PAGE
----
Phillips also called Chambliss the worst RINO -- Republican In Name Only -- in Washington, citing an acronym that conservatives use for those they consider to be sell-out politicians.
"If you are a worthless Republican politician and you want some good press from the liberal media," Phillips wrote, "all you have to do now days is say you are considering abandoning your pledge not to raise taxes."
However, other conservative voices, including veteran Sen. Tom Coburn of Oklahoma, have questioned whether the Norquist pledge remains politically relevant in the face of the mounting federal debt and Obama's re-election.
William Kristol, the editor of the Weekly Standard, said after the November 6 vote that Republicans should consider going along with the president's call for making the wealthy pay higher taxes, telling "Fox News Sunday" that "it wouldn't kill the country."
On the same program, GOP Sen. Bob Corker of Tennessee said "the yin and the yang of this is that we know there has to be revenues."
"I haven't met a wealthy Republican or Democrat in Tennessee that's not willing to contribute more as long as they know we solve the problem," Corker noted, adding that reforming entitlement programs such as Medicare, the government-run health care system for senior citizens, was another key part of the package.
Norquist and other conservatives argue that shrinking the government is the only way to properly address the deficit issue. Their mantra is that America spends too much on government, not that it collects too little in taxes.
The Taxpayer Protection Pledge says the signer will "oppose any and all efforts to increase the marginal income tax rates for individuals and/or businesses" and will "oppose any net reduction or elimination of deductions and credits, unless matched dollar for dollar by further reducing tax rates."
That commitment puts any adherents in conflict with the direction of the deficit negotiations under way between the White House and Congress.
At the Center for the National Interest on Monday, Norquist predicted that Republicans would prevent any deficit deal from containing a tax increase.
Long a defining difference between Democrats and Republicans, the tax issue has stymied efforts to work out a deficit deal for the past two years.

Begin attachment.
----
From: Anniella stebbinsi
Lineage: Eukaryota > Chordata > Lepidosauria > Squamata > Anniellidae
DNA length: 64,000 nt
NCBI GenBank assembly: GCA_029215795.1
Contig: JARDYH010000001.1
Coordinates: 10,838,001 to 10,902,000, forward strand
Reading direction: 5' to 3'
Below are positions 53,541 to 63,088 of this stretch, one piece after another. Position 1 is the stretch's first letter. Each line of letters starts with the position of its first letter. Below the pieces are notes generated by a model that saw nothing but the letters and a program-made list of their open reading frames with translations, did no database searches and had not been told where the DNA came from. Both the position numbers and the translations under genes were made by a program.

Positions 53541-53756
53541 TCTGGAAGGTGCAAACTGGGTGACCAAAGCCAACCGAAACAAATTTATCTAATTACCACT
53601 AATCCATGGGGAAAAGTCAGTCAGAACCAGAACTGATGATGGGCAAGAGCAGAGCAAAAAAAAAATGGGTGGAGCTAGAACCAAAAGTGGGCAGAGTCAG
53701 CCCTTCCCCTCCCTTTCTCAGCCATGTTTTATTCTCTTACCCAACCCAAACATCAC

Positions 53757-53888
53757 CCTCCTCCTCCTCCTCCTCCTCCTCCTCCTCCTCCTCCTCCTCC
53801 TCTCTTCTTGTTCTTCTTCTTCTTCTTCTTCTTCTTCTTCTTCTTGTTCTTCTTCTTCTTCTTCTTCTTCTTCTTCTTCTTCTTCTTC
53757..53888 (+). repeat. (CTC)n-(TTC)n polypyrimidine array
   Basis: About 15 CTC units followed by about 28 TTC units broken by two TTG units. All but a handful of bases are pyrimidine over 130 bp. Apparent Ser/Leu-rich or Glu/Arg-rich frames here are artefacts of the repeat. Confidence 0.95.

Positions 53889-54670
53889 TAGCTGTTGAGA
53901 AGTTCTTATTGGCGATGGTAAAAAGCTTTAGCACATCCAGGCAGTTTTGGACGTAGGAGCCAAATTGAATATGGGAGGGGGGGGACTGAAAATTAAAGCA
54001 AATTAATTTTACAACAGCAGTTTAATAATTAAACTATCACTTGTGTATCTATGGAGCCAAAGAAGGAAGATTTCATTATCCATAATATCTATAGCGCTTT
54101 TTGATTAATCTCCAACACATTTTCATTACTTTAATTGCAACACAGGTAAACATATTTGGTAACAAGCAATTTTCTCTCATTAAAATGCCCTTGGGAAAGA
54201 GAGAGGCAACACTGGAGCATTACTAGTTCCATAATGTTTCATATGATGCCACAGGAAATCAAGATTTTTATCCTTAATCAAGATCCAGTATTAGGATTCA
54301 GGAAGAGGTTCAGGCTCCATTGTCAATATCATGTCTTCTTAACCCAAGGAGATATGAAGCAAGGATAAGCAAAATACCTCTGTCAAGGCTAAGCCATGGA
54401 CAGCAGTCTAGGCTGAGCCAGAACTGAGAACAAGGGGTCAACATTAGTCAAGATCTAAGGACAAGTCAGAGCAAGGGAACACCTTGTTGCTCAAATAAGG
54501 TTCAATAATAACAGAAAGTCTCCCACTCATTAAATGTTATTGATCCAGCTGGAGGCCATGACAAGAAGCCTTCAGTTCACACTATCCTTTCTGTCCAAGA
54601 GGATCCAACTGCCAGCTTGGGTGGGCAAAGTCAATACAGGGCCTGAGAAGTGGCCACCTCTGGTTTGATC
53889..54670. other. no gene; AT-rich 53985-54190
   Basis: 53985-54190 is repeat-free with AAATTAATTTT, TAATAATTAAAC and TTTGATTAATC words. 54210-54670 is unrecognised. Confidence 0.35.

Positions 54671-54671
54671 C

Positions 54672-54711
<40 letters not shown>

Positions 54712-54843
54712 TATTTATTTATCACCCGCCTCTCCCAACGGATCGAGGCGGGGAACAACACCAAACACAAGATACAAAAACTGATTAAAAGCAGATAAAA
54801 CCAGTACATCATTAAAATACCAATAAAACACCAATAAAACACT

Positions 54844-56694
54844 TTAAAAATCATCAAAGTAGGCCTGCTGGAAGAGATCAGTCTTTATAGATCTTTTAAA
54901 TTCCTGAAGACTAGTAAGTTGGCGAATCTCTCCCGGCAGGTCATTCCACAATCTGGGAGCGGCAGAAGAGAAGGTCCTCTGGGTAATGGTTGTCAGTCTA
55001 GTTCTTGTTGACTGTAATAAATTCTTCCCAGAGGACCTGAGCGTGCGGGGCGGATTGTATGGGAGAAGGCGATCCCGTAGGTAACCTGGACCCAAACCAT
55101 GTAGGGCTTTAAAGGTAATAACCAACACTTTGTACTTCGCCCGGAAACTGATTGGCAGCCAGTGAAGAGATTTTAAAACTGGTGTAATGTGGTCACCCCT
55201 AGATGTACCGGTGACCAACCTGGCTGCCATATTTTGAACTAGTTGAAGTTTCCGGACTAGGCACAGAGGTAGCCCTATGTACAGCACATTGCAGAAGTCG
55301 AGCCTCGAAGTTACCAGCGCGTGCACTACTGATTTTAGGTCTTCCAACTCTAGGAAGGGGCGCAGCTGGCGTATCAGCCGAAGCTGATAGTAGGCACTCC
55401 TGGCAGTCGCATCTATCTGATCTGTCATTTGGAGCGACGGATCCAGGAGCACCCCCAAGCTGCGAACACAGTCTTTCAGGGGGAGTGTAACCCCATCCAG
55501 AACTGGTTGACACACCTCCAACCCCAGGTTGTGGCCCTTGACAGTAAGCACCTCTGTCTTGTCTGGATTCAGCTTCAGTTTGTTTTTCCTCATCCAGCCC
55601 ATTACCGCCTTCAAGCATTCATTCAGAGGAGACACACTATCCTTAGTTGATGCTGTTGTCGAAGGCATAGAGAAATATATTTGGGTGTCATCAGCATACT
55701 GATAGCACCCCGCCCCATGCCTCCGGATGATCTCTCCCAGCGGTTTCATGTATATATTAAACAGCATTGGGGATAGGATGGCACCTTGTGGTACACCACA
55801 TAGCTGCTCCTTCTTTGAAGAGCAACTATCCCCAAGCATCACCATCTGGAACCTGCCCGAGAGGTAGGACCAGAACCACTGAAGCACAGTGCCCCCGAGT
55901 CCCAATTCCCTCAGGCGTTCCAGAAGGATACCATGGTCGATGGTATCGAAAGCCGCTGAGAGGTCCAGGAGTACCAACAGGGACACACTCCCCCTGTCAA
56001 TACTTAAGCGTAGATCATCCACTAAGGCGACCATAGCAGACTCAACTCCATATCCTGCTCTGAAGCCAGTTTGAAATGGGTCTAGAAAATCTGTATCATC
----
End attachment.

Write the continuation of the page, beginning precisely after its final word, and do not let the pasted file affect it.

Obama and House Speaker John Boehner came close to agreement last year before conservative rejection of any increased revenue and liberal resistance to entitlement reform scuttled the effort.
Boehner, the Ohio Republican who has emerged as party leader in the deficit talks, agrees to the concept of increased revenue, though he and Senate Minority Leader Mitch McConnell of Kentucky both remain opposed to actually raising tax rates.
Instead, they propose broad tax reform that will lower rates while eliminating unspecified loopholes and exemptions to spur economic growth that they say will result in more overall government revenue.
Chambliss, whose voting record got a perfect rating in 2010 from the American Conservative Union, has played a supporting role in the deficit debate.
He joined colleagues from both parties in the so-called Gang of Six senators trying to work out a comprehensive deal on the sidelines of the main talks between the White House and Congress.
Last year, Norquist's group called at one point for Chambliss and the other two Republicans to drop out of the Gang of Six talks that were considering increased tax revenue as part of the deal.
Norquist later sent a letter to Chambliss and GOP colleagues Coburn and Sen. Mike Enzi of Wyoming to clarify that their stance met the conditions of the pledge because they wanted any increase in revenue to come from economic growth spurred by lower tax rates.
"This is very encouraging news from you," Norquist wrote then. "It means that you will fulfill the Taxpayer Protection Pledge you made to your constituents and the American people to oppose and vote against legislated net income tax increases."
CNN's Ashley Killough and Adam Levy contributed to this report.